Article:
Retro Casuale is a new feature devoted to profiling weird old things we found on-line that don’t quite fall into our usual areas of discussion. Today, Roy E. Buckingham discusses Kaptain Kool & The Kongs; a band that might have been a defining rock influence of the 1970s if they hadn’t been created for one of the most ill-advised ad campaigns ever.
And now for something completely different, readers. Instead of telling you about an awesomely bad film you have to see to believe, we are going to take a trip back to the 1970s’. Why? To witness the fast birth and death of one of the best unknown music groups that was formed to sell a product. That product being a failed theme park.
From the 1960’s through the early 1980’s, you couldn’t throw a stone at your Saturday Morning Television lineup and not hit at least one Sid and Marty Krofft show. HR Pufnstuf, Land of the Lost, and Sigmund and the Sea Monsters were some of their more infamous productions, but all their shows that looked like acid trips from hell. Yet they were such a gigantic success that one day they decided to take a page out of Walt Disney’s playbook and create a theme park.
The World of Sid and Marty Krofft was a first of its kind theme park in America. Opening in Atlanta, GA in May of 1976, this multi-floor indoor theme park that promised many delights. A carousel where the animals were made out of crystal. A thrill ride that put you inside a pinball machine as the pinball. An indoor three-ring circus. The world’s longest escalator (at the time) and more!
Alas, the theme park flopped due to what was described as “urban decay” in the area around the park at the time. Plus, the theme park was considerably more expensive than nearby Six Flags Over Georgia (hey, they had to pay for the crystal carousel somehow, eh?). Today, the building that used to home the theme park now is the home of another multi-floored wonderland: CNN.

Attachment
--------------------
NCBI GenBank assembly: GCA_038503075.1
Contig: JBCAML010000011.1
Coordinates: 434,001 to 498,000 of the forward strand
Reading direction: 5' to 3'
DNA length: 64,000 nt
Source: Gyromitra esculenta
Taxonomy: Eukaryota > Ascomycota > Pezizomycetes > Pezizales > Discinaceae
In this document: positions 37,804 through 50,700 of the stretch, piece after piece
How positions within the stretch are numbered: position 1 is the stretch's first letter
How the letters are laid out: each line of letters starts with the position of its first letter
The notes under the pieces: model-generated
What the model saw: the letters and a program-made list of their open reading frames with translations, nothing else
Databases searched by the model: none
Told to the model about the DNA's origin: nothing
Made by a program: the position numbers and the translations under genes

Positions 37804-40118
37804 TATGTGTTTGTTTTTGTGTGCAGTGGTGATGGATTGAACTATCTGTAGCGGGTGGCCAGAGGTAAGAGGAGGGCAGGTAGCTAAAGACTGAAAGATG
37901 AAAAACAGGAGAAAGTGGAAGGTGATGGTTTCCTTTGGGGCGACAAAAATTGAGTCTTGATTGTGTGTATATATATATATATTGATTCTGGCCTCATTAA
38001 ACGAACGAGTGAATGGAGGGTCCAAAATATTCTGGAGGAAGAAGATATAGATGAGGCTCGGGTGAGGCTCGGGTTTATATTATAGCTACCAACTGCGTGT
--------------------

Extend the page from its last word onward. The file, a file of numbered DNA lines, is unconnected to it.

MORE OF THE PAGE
So, where does a corporate-formed music group fit into all this, you ask? I shall answer, dear readers.
To promote the new indoor theme park, Sid and Marty Krofft manufactured a band of wacky glam rockers to host the segments of a Saturday Morning “super-show” set in the theme park, much like how The Wonderful World of Disney was used to promote Disney’s theme parks. The show was the Krofft Supershow and it ran for two seasons from 1976-1978. It was a a variety hour of sorts, featuring shows that included Electro Woman and Dyna Girl, Doctor Shrinker, Wonder Buggy and more.
To help introduce each show segment, and also show off the “magic” of the new theme park, Sid and Marty (with the help of television executives who thought they knew the pulse of children) created the O-Town of its day: Kaptain Kool and the Kongs. Each member of the group were hired struggling actors and/or musicians that were given Spice Girl style personalities to make them a unique brand of characters that would appeal to children.
First, you have the leader Kaptain Kool, played by Michael Lembeck,, who was inspired by The Fonz on Happy Days. In reality, he was a glitter-covered greaser dressed in more purple than a Prince concert. He looked like the love child of Gene Simmons of KISS and the film Xanadu. A few episodes in, his look changed to that of a New York Cabbie as portrayed by 1970s era Dazzler.
Next up, you had Turkey, played by Mickey McMeel. Turkey was a tall lanky man who used a lot of physical comedy to entertain the kids. He honestly had more slapstick fake falls than The Three Stooges. To make this mental image more interesting, he had splashy eye make up and smiley suns all over his body to make you realize despite his flaws, he had a “sunny disposition.” Yeah, I know.